- I was plagued with the sort of anxiety I exhibited before I went in to rehab.
- Over time, I distanced myself from my fellows.
Essentially, I was a “dry-drunk”.
Eventually the pain became too great. I asked someone who I had observed in AA meetings, to be a man who had peace in his life, the person who I aspired to, if he would be my sponsor. He said yes, although I was convinced he would decline, and we set off on our spiritual journey.
Within about 6 months I was up to step 8 where I was making a list of the people I had harmed and was trying to become willing to make amends to them. Fortunately, there were a couple of amends’ which I felt comfortable enough to strike off straight away, there were some I was fearful of doing but equally eager to get done and there was one which I did not want to do at all because I was so scared, and still have not done to this day, but not because of fear but because I cannot afford to do it yet.
I did the quick ones straight away like apologies to my old landlord and take my sister out for a coffee and there were some which my Sponsor said would be ongoing like the one to my Son’s Mom who I had hurt terribly for the 4 years that we spent in a relationship together doing all the things that alcoholics do. I was praying for the courage from my higher power on two others.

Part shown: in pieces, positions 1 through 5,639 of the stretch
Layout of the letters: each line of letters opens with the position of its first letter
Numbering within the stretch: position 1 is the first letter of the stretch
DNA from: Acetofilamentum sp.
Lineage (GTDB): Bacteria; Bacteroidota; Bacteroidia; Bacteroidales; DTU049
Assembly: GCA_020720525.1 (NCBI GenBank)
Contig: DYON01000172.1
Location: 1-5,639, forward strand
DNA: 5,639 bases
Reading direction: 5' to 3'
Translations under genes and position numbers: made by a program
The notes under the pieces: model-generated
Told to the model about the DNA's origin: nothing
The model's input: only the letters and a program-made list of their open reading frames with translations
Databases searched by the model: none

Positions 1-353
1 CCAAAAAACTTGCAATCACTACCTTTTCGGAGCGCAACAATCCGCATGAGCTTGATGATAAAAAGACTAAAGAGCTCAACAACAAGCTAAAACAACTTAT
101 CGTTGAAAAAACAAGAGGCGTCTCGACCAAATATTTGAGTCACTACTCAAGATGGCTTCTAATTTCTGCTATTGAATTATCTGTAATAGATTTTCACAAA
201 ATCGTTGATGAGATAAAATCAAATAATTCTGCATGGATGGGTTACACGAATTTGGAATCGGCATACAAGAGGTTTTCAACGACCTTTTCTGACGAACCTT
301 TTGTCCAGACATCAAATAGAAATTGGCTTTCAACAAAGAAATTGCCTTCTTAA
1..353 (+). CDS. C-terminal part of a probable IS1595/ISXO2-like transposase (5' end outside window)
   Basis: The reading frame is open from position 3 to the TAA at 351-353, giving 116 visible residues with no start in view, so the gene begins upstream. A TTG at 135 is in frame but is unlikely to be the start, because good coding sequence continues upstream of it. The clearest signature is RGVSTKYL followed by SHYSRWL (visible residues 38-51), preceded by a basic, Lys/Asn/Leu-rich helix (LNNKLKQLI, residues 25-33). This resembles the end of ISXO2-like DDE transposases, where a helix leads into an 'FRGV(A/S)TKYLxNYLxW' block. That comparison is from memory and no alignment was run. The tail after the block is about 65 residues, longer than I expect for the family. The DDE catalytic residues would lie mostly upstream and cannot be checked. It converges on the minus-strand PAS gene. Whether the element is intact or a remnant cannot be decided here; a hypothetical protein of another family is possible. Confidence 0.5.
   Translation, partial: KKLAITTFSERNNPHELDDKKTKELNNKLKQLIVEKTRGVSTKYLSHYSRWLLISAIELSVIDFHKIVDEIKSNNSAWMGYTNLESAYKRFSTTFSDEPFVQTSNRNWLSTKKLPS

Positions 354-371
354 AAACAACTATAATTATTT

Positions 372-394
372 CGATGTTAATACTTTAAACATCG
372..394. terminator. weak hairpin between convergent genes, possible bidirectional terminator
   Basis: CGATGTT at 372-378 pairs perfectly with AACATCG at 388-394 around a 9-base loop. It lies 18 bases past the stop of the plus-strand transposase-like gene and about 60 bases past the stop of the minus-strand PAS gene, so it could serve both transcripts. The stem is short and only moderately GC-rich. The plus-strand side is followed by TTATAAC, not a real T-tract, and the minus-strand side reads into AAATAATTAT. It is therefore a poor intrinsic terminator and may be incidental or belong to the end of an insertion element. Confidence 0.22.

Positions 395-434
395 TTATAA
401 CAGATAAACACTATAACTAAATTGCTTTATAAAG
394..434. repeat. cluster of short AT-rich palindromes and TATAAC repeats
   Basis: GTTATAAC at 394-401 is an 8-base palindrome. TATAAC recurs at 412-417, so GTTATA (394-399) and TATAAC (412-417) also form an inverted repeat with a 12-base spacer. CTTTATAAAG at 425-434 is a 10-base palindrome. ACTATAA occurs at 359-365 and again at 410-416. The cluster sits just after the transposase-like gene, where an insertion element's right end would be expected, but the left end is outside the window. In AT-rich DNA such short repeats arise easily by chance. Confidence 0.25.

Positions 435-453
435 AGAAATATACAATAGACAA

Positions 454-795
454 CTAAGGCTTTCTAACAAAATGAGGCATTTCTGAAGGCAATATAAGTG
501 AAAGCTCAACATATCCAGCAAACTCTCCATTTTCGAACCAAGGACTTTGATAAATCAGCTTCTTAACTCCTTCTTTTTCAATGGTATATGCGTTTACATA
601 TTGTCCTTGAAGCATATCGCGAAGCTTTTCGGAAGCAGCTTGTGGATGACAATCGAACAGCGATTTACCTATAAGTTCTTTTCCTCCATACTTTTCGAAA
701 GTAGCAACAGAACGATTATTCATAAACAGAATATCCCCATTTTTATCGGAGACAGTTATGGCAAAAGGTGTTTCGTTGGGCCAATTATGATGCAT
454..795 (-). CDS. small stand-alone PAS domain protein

Eventually the courage came. I was highly anxious about doing the amends to my son’s grandparents as I was aware of how acrimonious the split with his mother was and what impact
that had on her parents. At this point my son lived in Slovakia (I am in the UK), and I regularly travelled over there to see him and I had text my sons mom whilst over there asking if I could take them out for a meal. The reply was that they did not want to go out for a meal with me. I reported back to my sponsor unsure what to do and how to take it and he advised me I had done my part, I just must let it go now, which I did.